Morton Street runs from East Main Street uphill to Ashland Loop Road. I walked it during the late afternoon of May 30, 2018.
When I think of Morton Street, I think of “steep,” though much of it is not steep at all. I picture cars losing control and sliding down Morton Street’s steep section on icy winter days and finally coming to a stop in someone’s yard a block or two down. I was surprised to hear from 5-year resident Randy that cars sliding down on icy days rarely happens. He added that kids with sleds love Morton Street’s steepness on snowy days.
Let’s begin at East Main Street, the downhill start to Morton Street, where you will find the Ashland Cemetery. This is an old community cemetery, with the earliest recorded burial dating to 1860, according to the City website.
I am impressed with the lush flower-filled front yard at 327 Morton Street. I guess I hit the yard at just the right time of year.
Past the flowers, the 300 block of Morton Street wowed me with gate art and yard art.
I love the pathway gate and auto gate at 340 Morton Street, which were created by one or more very talented metal artists.
I enjoyed the yard art at 360 Morton Street. This bicycle is only one of multiple large and small interesting metal creations in the front yard.
I also love trees, and I hope to be able to find one or more trees to feature on nearly every street in Ashland. This large pink dogwood in bloom caught my eye at 501 Morton Street.
The Uphill Climb
Okay, are you ready to tackle the steep climb up Morton Street with me?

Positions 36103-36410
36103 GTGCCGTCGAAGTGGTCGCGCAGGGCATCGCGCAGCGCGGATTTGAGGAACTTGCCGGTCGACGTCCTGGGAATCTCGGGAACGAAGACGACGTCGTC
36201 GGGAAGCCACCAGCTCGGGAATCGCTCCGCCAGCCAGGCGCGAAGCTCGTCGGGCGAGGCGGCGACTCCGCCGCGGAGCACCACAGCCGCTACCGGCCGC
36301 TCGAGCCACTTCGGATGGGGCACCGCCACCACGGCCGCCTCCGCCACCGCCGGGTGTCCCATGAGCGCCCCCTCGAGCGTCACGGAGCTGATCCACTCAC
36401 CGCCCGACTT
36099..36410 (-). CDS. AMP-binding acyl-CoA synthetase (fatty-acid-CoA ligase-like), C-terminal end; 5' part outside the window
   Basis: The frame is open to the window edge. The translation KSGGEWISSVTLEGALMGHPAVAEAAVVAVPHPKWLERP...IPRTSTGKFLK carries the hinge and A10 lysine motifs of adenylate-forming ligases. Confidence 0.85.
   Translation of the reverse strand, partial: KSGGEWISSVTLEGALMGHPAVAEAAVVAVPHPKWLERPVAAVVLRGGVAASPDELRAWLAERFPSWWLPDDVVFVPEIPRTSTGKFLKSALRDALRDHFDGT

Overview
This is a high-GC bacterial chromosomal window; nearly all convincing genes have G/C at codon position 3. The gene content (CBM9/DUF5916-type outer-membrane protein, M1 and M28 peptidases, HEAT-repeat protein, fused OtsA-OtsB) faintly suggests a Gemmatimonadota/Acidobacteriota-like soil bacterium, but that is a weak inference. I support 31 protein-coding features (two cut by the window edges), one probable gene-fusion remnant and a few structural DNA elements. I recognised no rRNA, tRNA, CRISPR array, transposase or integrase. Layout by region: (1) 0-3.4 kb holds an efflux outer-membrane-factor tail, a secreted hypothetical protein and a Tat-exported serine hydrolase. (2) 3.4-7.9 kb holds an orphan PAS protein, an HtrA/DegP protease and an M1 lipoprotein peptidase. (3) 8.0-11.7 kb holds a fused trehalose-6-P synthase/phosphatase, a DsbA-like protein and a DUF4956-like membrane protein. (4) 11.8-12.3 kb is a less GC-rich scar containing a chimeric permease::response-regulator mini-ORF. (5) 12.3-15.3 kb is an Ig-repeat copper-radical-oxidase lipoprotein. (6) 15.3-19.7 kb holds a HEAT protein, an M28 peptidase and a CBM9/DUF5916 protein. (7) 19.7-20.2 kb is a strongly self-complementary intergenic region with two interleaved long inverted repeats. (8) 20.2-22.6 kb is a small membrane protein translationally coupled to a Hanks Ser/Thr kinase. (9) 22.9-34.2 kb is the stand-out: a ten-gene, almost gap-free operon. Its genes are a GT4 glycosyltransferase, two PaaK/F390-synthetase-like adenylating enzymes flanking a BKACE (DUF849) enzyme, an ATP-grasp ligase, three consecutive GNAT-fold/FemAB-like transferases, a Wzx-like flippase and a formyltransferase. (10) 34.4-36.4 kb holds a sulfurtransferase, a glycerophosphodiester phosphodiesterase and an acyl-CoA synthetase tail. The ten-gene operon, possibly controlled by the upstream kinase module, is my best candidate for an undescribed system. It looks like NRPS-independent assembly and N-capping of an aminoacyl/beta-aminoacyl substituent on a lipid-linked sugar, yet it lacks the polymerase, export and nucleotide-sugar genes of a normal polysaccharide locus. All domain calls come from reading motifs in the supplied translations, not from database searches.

This photo looking down the steep climb gives a better perspective than any of the photos I took looking up the street.
Bob: Walking up the steep part of Morton Street, I met Bob going the same direction -up. I was very impressed when he told me that he walks to the top of Morton Street twice a week from his home on Holly Street! He then circles back to Holly Street by way of Ashland Loop Road and Terrace Avenue. My photo of Bob is at the end of the article.
Jeff: On my way back down this steep section of Morton Street, I met Jeff, who yelled out to me: “Do you have a minute to help a neighbor?” Feeling neighborly, I said yes. I helped him cut down a Douglas Fir tree on his property. The Ashland Fire Marshal had told him that Douglas Fir are more flammable than other trees and are best not to have growing near a house, so he is taking action. (I am going to slip another Ashland street here into the Morton Street article – Cascade Street where Jeff lives – because it is less than a block long and because it intersects Morton Street.)
Upper Morton Street contains a variety of house styles. I like the traditional look of the house at 743 Morton Street. Can you see the reflections of nature in the windows?
Is this Wisteria vine going to “eat” the No Parking sign? It sure looks healthy and hungry. This is a rare freestanding Wisteria vine, not trained on a fence, trellis or along the roofline of a house. Being true to its nature, it looked for the nearest thing to climb and found the signpost. You can find it near 800 Morton Street.
Talking Aristotle with Ron